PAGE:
Barrett, my son with autism, will be in the same classroom as last year and we’re all thrilled by this. His open house was a reunion for the boys from last year. He’ll have the same classroom, teachers (with one exception) and schedule. Surprisingly, I have no anxiety about Bear’s upcoming year. The smile on his face when we got to his school’s open house was all I needed to relax.
Audie & Cam, the early bus!
Audrey will be a fourth grader. Fourth grade is pretty much the earliest I can remember of my school years. It’s the year we moved to Florida and I was introduced to the concept of the portable classroom. Ironically, one of Audrey’s classes this year will be in a portable. Fourth grade was the year I started walking to school. I was nine. Can you imagine? It was the year I met my best friend Marcie, who is Audrey’s Godmother. It was also the year I became aware of the bigger, badder world out there. Children cursing, kids talking about sex, and occasionally seeing some fifth graders sneak cigarettes. I kid you not. Now, whether this could be attributed to fourth grade or Florida I’m uncertain, but it’s still notable. Fourth grade presented a shift in my perspective because I could see growing up on the horizon. Yes, in some ways our kids have more pressure than we did, especially with academics, but in other ways, they still live in a blissful and innocent bubble. Or at least they do where we live. Or at least I think they do. We block that view of the maturation horizon for as long as we can. Still, I know things are about to change for Audrey. This is the year the girls will get “the talk” in school, and I’ll have to beat the school to it. Fourth grade will also up the academic game. Audrey won’t require my help, but I will unnecessarily fret that she’s not trying her best. Why I do this, I don’t know, because honestly, she’s got this.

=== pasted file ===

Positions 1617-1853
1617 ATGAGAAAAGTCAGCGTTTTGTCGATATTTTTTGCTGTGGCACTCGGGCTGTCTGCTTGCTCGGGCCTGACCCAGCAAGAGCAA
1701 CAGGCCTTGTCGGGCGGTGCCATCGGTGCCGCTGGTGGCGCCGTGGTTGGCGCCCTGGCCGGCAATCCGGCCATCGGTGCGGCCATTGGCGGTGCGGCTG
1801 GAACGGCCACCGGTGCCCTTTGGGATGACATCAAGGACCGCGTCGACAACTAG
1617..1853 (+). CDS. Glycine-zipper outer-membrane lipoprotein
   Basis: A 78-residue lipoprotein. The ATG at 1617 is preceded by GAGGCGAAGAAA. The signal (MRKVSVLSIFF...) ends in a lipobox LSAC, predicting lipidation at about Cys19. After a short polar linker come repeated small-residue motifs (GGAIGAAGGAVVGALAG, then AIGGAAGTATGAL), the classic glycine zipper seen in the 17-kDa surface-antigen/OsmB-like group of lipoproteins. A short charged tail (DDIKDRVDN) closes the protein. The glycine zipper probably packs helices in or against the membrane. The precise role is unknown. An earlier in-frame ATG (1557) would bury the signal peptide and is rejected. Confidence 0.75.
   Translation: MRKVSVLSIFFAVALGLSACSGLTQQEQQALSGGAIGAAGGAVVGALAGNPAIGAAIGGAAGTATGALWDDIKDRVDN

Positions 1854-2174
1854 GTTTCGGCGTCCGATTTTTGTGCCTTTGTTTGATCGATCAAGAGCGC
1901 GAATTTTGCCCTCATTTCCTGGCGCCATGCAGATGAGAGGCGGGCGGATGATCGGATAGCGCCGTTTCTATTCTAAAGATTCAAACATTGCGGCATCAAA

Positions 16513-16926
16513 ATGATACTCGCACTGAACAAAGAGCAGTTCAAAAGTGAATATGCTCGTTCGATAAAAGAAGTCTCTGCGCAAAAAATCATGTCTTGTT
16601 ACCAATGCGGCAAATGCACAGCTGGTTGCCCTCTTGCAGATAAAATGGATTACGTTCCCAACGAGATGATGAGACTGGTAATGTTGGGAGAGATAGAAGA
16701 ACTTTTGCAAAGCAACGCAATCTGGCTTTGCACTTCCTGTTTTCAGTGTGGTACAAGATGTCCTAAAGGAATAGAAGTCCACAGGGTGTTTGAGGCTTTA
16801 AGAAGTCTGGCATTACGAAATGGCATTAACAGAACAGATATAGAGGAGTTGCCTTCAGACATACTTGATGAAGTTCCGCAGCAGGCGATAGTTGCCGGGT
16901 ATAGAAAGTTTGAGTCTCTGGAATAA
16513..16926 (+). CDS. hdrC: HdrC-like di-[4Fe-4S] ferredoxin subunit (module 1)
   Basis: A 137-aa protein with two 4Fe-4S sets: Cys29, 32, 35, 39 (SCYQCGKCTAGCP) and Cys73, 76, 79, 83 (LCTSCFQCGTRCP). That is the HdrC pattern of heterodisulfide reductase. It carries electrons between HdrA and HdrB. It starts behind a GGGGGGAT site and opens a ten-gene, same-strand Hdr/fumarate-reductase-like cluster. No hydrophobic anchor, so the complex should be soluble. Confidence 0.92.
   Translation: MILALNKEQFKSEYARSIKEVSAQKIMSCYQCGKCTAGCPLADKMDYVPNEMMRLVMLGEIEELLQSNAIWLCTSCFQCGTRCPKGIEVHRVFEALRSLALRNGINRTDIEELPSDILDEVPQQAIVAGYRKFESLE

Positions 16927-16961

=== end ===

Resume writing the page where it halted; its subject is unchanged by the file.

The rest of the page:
Audrey, 4th grade.
Me, 4th grade.
Little man is going to be in first grade. This one is the hardest for me, although not as devastating as last year’s kindergarten leap. He’s my little guy and it just doesn’t seem right that’s he’s in elementary school and riding a bus, let alone that it’s 1st grade. Sadly, the only thing I remember about first grade is my teacher’s name, Mrs. Richardson, and the location of my classroom at Harwich Elementary School. Based on my experiences with my other children, I know that Cammy will have fun. I just hope he does the work! He’s my dreamer. It’s hard to keep his head out of the clouds, and first grade ain’t what it used to be.
Cammy, 1st grade.
Me, 1st grade.
This year I had the kids write a letter that I will save for them. I asked them to write how they feel about the start of the school year, what they hope to learn and what may be making them nervous. I think it’ll be interesting for them to read the letters someday. They’ll probably have trouble remembering how they felt on this day and more importantly, mom doesn’t want to ever forget.
This post was inspired by Mama Kat’s World’s Greatest Writing Workshop. This week’s writing prompt was: What grade is your child going in? Share a memory you have of yourself at that age.